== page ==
By Kayla Koslosky, Crosswalk.com
Editor’s Note: Crosswalk's Singles Advice is an advice column for singles featuring an anonymous question from a Crosswalk.com reader with a thoughtful, biblical reply from one of our single editors.
I have a friend who makes a lot of jokes about me being his future wife. At first, I felt nothing, but as time moved on I felt the strongest feelings for him. He has since asked me to become his prayer partner. As much as we meet and pray, my feelings for him have become so strong. Any advice?
My dad always told me there is a half-truth in every joke. If that’s true, then maybe your friend is trying to feel it out and see if maybe you have feelings for him too. If you feel like God is calling you to this relationship, I think it is perfectly okay to ask your friend why he is making jokes about you two getting married one day.
Conversations with friends – especially close friends – where you reveal that you have feelings for them are never easy. In fact, I would say two words to describe those types of conversations: awkward and terrifying.
For this reason, I always have and always will recommend spending time in prayer and reflection over the relationship and your potential conversation about the relationship.
Pray for God to guide you in the right direction.
If He prompts you to talk to your friend, ask God to give you the words to communicate to your friend the confusion you are feeling.
James 1:5 instructs us come to God when we are seeking wisdom: “If any of you lacks wisdom, you should ask God, who gives generously to all without finding fault, and it will be given to you.”
Let me share an anecdote with you from an experience in my life.
I once had this guy friend who would kiddingly call me “babe.” We were just friends, but after a while, I found myself catching feelings for him and he felt likewise for me.
We dated for a month before we realized that we had made a mistake in dating and that we were better off as friends.
When I think about this story, I think about why I started to develop feelings for him in the first place. We constantly joked with each other about being a couple. We would say things like “Yeah, we would be such a fun couple… but we would never date, of course.”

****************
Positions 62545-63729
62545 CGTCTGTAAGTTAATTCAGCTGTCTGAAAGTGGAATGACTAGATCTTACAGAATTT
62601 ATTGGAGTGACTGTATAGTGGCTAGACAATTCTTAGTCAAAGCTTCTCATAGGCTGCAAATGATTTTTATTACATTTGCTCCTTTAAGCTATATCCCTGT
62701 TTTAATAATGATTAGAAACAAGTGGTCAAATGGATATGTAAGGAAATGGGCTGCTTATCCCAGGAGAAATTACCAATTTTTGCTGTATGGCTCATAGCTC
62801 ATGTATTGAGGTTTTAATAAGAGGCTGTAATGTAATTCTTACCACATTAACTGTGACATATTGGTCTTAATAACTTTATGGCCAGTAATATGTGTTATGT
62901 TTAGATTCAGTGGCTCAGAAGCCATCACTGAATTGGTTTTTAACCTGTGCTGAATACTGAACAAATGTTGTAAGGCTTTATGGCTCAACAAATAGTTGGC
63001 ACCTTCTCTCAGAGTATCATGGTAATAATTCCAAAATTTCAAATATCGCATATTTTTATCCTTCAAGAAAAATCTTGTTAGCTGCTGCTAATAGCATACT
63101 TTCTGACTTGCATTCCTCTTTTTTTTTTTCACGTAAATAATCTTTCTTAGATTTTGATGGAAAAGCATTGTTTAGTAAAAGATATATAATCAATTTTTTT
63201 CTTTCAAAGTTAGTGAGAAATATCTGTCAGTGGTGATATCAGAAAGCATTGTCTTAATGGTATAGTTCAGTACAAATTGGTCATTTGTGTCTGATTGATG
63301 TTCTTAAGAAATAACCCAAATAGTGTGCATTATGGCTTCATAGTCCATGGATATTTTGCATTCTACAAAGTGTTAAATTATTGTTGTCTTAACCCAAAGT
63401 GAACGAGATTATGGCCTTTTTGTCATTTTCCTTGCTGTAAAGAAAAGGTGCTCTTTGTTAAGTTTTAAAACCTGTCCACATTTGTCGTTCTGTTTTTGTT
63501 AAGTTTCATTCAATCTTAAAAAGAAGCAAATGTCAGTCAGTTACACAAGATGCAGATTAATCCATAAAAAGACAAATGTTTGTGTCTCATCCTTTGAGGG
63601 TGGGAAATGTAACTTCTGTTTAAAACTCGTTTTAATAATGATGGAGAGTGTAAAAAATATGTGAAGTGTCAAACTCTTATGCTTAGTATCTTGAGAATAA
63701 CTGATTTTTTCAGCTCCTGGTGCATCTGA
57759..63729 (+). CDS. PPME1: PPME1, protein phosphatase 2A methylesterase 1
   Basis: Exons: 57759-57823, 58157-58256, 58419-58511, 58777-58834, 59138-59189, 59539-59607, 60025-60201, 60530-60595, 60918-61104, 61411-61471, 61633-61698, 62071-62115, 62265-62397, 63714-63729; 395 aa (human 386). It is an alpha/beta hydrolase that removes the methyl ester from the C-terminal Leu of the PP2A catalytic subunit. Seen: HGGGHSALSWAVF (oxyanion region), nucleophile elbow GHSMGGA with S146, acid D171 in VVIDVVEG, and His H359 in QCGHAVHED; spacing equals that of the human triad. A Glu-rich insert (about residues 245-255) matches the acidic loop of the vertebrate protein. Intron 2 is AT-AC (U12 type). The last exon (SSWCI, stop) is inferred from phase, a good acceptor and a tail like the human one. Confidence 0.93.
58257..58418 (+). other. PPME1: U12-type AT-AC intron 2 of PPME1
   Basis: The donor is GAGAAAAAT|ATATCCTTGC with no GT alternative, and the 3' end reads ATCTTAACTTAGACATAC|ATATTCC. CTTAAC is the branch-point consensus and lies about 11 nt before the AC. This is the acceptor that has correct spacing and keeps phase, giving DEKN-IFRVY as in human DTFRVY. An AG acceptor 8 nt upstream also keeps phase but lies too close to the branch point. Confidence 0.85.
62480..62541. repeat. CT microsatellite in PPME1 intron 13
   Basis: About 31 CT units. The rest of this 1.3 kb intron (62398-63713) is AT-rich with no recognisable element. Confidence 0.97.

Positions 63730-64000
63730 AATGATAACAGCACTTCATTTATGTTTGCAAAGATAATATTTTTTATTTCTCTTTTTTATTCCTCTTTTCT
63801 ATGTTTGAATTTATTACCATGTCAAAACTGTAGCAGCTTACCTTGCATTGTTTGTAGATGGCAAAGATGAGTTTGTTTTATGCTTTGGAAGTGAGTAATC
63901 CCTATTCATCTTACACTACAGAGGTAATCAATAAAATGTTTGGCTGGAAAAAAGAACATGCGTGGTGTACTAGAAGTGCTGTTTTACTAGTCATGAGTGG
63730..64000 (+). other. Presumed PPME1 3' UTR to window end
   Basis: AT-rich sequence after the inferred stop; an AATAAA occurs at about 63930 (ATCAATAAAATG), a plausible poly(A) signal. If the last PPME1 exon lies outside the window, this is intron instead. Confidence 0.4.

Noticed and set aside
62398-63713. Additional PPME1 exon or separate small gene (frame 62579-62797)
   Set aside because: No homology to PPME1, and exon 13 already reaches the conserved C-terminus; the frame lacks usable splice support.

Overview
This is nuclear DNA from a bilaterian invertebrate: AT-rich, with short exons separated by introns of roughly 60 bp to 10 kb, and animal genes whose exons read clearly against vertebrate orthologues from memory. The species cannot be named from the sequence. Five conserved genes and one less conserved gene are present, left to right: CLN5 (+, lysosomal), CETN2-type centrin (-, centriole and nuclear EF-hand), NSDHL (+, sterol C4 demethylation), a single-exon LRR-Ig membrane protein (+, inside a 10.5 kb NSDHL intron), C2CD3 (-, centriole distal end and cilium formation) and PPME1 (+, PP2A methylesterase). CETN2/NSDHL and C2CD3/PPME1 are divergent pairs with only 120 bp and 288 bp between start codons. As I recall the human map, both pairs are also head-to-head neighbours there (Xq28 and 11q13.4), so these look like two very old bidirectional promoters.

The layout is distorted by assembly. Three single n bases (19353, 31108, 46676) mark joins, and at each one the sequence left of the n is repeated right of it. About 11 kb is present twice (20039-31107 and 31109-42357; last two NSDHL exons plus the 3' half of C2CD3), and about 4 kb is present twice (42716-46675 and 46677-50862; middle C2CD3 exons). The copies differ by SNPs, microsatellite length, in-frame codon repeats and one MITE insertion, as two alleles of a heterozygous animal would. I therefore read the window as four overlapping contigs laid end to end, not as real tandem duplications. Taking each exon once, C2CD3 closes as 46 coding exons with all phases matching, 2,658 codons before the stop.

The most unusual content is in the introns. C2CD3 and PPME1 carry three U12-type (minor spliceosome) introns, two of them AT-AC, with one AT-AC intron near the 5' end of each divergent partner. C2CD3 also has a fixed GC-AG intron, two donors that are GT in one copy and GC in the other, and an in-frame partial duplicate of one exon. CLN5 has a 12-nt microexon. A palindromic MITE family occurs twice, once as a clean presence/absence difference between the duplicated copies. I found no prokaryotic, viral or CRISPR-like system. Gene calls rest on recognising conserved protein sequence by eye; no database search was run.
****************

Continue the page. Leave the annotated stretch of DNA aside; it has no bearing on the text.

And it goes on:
Then I think we got curious to know what dating each other would actually be like. We started developing feelings for each other out of curiosity and because being together was always a fun time. Flirting – and that’s what the joking was – made us feel special to each other and it caused us to develop feelings for each other despite the things we knew would cause a romantic relationship between us to never really work out.
In all honesty, I really enjoyed dating him, it was full of laughter and adventure, but our big issues were where God was in our lives and why we were attracted to each other. God for me was and still is the center of my life, for him, he wasn’t even sure he believed that God existed.
Curiosity or godly love?
Our attraction for each other was also not brought on by true godly love, but out of pure curiosity prompted by our constant joking. In retrospect, I realize that dating someone based on curiosity, was basically like dating someone out of lust. Even if I had no feelings whatsoever for him, I have to ask myself, would I still have dated him because of how interesting and charming he was?
In your situation, it sounds like God is an important part of both of your lives, so you are already a step ahead of where I was. If you are truly attracted to your friend as a person and for the man he is centered in Christ, as opposed to how the flirting makes you feel, then it sounds to me like you might have something special on your hands.
Sometimes, it’s hard to weed out what feelings are true and good and what feelings are self-serving, so I encourage you to pray on it. Ask God for clarity on the situation and if God inspires you, I encourage you to first approach the situation by asking your friend why he jokes about both being married. Then tell him how you feel.
Ask for truth, for your sake and his.
Maybe I’m being overly cautious in asking him first, but it seems like you truly value your friendship and prayer partner relationship. So for the sake of trying to save it; if he doesn’t reciprocate, I would start with the question.
If your friend does not end up reciprocating, I would ask him to stop making jokes about the two of you being married. That habit would then become both unhealthy and harmful to you as you try to move on from the feelings you have for him.
Proverbs 4:23 encourages us to protect our hearts. It says, “Above all else, guard your heart, for it is the wellspring of life.” Wishing you God-led courage!
Kayla Koslosky loves her faith journey as a Christian single and is the News Editor for ChristianHeadlines.com. Kayla has worked as a mentor for college leaders offering them advice and assistance throughout their leadership journeys, led a women's Bible study, and wrote an advice column for her college’s Yellow Jacket Newspaper.
Disclaimer: any single editor replying to reader questions through this advice column is a Christian seeking God's direction through his Word. We are not trained psychologists or licensed professionals. As we explore issues with you, we will seek God's guidance through prayer and the Bible.
Have a question? If you have a question about anything related to living the single life, please email email@example.com (selected questions will be addressed anonymously). While we cannot answer every question, we hope you'll find encouragement in this column.
Photo Credit: ©Thinkstock/jacoblund
Kayla Koslosky has been the Editor of ChristianHeadlines.com since 2018. She has B.A. degrees in English and History and previously wrote for and was the managing editor of the Yellow Jacket newspaper. She has written on her blog since 2012 and has also contributed to IBelieve.com and Crosswalk.com.